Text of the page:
A mule is the offspring of a female horse and a male donkey (the offspring of a stallion and a female donkey is called a hinny, but we won’t go there today). And yes, it’s true that mules can’t reproduce – something to do with having an uneven number of chromosomes. You can only get a baby mule by crossbreeding the two different parents.
A quality mule combines the size, strength and speed of a horse with a donkey’s patience, sure-footedness, endurance and survival skills. In the old West, if you needed a heavy load hauled long distance over murderous terrain, you wouldn’t want horses. You’d want mules, and you’d have to pay top dollar for them. (Anybody remember the old Frankie Laine song about “Mule Train”? If you do you’ll probably want to kill me for putting it back in your head.)
My main source for this post was a wonderful old children’s book, ALBUM OF HORSES by Marguerite Henry. Here are some fun facts I learned about mules.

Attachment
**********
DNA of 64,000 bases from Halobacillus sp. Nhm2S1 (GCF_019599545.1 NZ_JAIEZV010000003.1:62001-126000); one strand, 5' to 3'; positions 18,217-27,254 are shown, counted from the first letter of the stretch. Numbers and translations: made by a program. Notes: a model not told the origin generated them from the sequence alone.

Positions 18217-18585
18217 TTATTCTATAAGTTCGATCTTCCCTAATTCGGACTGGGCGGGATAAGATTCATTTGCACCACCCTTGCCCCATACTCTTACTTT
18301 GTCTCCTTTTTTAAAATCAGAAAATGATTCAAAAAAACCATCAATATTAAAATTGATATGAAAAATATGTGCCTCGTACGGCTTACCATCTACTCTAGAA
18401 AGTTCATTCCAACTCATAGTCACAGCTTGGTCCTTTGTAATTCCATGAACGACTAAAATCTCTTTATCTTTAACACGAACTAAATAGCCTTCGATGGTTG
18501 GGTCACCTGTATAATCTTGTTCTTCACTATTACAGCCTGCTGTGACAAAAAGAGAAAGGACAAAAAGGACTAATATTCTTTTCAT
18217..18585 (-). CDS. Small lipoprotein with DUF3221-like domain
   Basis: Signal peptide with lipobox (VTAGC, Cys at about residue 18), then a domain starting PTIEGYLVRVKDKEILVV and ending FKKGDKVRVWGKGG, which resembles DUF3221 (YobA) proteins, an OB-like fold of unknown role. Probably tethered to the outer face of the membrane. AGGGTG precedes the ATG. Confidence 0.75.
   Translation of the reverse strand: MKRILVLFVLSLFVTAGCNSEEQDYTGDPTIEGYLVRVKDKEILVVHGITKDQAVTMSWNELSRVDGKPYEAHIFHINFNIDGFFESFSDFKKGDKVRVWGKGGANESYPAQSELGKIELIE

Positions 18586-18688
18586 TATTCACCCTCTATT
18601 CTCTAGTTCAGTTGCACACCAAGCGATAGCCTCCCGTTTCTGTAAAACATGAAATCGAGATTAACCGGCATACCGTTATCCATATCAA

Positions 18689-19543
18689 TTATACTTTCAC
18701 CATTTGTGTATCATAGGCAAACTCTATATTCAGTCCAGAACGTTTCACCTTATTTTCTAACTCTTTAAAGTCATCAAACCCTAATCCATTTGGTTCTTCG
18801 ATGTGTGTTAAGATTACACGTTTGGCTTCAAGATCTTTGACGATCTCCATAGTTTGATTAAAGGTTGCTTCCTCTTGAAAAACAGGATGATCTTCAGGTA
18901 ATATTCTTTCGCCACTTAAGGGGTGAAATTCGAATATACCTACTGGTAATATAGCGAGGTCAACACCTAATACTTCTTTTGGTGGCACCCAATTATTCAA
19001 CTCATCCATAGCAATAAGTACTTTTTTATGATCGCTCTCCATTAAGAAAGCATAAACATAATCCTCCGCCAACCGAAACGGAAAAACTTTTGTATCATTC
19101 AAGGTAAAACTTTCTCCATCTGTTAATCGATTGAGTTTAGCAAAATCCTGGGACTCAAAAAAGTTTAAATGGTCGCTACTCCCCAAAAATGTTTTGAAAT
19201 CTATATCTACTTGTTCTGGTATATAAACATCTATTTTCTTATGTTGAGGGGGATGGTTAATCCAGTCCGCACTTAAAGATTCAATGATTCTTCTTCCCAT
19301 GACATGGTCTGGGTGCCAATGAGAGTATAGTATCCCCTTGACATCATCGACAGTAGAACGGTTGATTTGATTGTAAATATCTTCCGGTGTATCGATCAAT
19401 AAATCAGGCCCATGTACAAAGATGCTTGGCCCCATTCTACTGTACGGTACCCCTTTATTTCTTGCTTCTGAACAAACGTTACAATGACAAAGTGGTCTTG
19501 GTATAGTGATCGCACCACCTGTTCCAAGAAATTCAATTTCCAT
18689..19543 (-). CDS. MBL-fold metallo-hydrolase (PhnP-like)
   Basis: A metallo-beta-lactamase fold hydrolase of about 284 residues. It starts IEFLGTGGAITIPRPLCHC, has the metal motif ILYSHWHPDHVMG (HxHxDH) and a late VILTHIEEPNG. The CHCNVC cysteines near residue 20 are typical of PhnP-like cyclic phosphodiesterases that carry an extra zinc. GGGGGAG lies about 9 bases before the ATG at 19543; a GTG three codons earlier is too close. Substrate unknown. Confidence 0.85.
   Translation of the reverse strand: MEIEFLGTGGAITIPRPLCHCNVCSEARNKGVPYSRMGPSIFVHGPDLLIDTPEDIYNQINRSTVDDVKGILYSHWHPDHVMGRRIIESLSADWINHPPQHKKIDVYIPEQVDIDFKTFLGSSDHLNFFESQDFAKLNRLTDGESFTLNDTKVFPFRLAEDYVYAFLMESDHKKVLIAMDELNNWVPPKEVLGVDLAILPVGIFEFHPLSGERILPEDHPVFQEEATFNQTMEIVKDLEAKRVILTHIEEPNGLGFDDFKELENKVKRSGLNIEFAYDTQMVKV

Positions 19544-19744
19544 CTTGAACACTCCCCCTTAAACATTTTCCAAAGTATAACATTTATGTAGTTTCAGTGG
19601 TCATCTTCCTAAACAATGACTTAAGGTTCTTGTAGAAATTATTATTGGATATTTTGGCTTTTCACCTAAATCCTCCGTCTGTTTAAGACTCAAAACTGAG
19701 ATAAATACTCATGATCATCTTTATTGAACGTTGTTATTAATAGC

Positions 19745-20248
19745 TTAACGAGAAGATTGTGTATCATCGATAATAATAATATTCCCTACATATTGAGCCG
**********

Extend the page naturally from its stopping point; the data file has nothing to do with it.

Mules are known for their stubbornness. But muleteers call this quality wisdom. If a mule’s load is too heavy, he’ll wait for you to lighten it. If he’s put in enough hours he stages a strike. If the water in a creek’s unfit to drink he won’t touch a drop. If the weather’s hot he slows his pace. If his pasture is hilly, he eats uphill so he won’t have to bend. Unlike a horse, a mule never overeats or drinks icy water when he’s too hot. If he doesn’t like the way things are going he simply takes a nap and refuses to budge.
Here’s something I didn’t know, and I’ll bet you didn’t either. The person responsible for making the mule popular in America was none other than George Washington. After the Revolution he put his mind to scientific farming. He was especially interested in a breed of huge Catalonian donkeys in Spain. Hearing of his interest, the king of Spain sent him two superb jacks (male donkeys) as a gift. One died on the ship, but the other (Washington named him Royal Gift) survived to breed with many mares and sire a vast family of strapping mules. Even today (this according to my father) the finest mules are bred by crossing these big Spanish jacks with Percheron mares.
Do you have any personal experience with mules? Know any good mule stories? Have a favorite movie mule? I’d love to hear from you.